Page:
Stimulant medications are widely used to improve the core symptoms of attention-deficit/hyperactivity disorder (ADHD) in children, including inattention, hyperactivity and impulsivity, but there is less evidence that the medications improve academic performance over the long term.
In the study, “A Population-Based Study of Stimulant Drug Treatment of ADHD and Academic Progress in Children,” in the July 2012 Pediatrics (published online June 25), researchers studied the prescription drug use and performance on standardized tests of all children born over a three-year period in Iceland.
Children without ADHD performed at a consistent level on the fourth grade and seventh grade tests. In contrast, children taking ADHD medications had lower scores on the seventh-grade tests, especially in math, but children who began taking medications soonest after their fourth-grade test showed the smallest declines. Children who began drug treatment within 12 months of their fourth-grade test declined only 0.3 percentile points in math, compared with a decline of 9.4 percentile points in children who began taking medication 25 to 36 months after their fourth-grade test. The effect was greater in girls than boys and also greater for children who did poorly on their fourth grade test.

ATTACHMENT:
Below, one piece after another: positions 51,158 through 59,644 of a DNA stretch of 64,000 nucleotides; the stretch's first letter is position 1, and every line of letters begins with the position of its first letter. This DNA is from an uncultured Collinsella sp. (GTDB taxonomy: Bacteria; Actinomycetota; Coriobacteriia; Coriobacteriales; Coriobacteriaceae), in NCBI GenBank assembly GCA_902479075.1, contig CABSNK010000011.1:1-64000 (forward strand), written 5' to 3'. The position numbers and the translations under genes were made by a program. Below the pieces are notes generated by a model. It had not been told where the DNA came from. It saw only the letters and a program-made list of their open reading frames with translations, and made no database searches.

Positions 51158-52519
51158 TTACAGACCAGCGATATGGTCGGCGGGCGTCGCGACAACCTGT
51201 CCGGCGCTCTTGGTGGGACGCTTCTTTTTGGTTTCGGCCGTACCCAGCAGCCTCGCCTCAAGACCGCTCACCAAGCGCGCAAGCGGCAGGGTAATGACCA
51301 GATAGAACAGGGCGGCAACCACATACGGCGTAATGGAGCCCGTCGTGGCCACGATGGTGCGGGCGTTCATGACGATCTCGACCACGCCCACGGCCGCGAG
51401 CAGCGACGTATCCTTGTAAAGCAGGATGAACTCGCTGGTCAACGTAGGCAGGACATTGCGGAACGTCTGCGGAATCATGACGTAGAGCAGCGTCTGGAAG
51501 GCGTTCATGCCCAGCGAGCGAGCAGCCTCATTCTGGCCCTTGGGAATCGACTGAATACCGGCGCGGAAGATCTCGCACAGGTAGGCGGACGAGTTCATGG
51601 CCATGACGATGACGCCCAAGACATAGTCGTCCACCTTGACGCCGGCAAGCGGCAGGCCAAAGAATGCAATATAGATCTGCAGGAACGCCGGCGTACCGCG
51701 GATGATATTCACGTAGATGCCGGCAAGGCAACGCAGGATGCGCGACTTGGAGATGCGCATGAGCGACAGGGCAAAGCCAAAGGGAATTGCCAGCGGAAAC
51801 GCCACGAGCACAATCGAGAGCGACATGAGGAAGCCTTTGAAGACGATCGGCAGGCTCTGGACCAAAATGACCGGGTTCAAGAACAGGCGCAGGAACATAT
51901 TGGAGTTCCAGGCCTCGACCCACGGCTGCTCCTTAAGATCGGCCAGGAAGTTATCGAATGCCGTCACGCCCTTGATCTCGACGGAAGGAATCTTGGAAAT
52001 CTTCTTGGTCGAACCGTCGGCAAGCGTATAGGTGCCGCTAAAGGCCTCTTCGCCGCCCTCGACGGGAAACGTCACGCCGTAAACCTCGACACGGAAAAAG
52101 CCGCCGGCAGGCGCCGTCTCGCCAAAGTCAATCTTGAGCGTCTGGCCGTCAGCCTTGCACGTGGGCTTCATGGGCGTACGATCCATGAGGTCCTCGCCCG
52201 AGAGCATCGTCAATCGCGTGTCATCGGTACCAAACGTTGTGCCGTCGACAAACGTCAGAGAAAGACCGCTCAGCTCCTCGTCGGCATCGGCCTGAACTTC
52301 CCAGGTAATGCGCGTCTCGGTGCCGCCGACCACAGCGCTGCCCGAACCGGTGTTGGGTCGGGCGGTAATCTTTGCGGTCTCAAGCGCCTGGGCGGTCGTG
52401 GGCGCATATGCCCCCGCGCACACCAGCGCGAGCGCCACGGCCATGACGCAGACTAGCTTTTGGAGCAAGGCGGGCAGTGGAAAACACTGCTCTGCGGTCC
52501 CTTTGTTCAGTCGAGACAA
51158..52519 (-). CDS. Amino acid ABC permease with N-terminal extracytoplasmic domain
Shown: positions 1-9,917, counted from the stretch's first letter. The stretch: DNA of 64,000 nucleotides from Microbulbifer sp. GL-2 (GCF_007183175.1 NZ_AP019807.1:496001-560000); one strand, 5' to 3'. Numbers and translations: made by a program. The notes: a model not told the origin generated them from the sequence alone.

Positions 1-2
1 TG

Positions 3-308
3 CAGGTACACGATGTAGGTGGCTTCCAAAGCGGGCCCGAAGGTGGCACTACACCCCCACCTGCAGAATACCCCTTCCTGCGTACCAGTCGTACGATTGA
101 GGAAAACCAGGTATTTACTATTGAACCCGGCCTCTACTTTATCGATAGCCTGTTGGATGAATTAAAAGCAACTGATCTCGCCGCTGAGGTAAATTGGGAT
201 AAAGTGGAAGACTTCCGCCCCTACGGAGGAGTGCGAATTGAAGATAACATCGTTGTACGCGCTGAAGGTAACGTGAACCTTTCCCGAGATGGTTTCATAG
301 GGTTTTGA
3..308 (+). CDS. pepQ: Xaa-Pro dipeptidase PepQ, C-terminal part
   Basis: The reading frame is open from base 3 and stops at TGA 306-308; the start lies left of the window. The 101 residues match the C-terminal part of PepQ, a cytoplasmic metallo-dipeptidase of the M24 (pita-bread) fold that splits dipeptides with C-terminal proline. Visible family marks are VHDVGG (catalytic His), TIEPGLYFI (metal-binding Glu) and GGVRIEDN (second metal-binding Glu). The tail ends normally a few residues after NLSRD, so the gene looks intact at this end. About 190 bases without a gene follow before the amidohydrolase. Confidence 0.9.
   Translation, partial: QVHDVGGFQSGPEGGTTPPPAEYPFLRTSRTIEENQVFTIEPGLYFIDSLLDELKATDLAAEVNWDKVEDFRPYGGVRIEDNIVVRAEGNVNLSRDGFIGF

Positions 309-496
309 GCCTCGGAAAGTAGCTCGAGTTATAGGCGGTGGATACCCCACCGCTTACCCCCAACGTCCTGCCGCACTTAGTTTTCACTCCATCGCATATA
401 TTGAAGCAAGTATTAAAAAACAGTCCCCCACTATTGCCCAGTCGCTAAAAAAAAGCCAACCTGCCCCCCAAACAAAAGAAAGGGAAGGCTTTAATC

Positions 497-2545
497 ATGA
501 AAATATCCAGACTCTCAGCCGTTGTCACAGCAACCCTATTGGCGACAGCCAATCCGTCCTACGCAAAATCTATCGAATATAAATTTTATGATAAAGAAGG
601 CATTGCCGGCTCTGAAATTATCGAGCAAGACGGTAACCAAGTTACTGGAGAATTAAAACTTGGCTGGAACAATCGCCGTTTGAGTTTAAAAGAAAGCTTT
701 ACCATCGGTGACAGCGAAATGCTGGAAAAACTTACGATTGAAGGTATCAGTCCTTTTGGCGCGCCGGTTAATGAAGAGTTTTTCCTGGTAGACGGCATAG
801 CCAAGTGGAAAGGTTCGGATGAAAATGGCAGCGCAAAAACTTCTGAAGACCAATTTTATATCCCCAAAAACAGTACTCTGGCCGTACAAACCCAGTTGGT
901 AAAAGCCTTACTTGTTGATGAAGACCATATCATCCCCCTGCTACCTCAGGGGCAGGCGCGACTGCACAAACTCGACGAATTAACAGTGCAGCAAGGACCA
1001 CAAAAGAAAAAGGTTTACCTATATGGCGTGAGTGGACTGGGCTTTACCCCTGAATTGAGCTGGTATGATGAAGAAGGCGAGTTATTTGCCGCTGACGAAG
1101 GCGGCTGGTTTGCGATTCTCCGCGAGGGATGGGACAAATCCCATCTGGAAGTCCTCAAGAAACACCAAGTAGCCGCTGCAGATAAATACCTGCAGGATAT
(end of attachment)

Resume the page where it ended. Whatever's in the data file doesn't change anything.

Study authors conclude that later start of stimulant drug treatment of ADHD among 9- to 12-year-old children is associated with academic decline in math.